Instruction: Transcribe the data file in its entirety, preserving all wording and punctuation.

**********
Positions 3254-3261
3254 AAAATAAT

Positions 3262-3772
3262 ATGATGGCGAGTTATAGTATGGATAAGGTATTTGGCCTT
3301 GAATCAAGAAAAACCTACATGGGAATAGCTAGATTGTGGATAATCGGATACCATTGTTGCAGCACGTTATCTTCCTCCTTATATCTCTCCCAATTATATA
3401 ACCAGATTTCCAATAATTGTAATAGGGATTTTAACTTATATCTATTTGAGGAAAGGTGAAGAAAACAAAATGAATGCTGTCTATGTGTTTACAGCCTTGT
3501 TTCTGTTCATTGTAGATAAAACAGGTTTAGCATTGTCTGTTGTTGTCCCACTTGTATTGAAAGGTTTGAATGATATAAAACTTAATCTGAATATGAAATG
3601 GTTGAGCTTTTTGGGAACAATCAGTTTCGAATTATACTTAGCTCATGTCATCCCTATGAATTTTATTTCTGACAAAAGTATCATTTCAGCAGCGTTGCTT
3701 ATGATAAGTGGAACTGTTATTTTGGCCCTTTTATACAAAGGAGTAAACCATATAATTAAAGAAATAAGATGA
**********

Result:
Positions 3254-3261
3254 AAAATAAT

Positions 3262-3772
3262 ATGATGGCGAGTTATAGTATGGATAAGGTATTTGGCCTT
3301 GAATCAAGAAAAACCTACATGGGAATAGCTAGATTGTGGATAATCGGATACCATTGTTGCAGCACGTTATCTTCCTCCTTATATCTCTCCCAATTATATA
3401 ACCAGATTTCCAATAATTGTAATAGGGATTTTAACTTATATCTATTTGAGGAAAGGTGAAGAAAACAAAATGAATGCTGTCTATGTGTTTACAGCCTTGT
3501 TTCTGTTCATTGTAGATAAAACAGGTTTAGCATTGTCTGTTGTTGTCCCACTTGTATTGAAAGGTTTGAATGATATAAAACTTAATCTGAATATGAAATG
3601 GTTGAGCTTTTTGGGAACAATCAGTTTCGAATTATACTTAGCTCATGTCATCCCTATGAATTTTATTTCTGACAAAAGTATCATTTCAGCAGCGTTGCTT
3701 ATGATAAGTGGAACTGTTATTTTGGCCCTTTTATACAAAGGAGTAAACCATATAATTAAAGAAATAAGATGA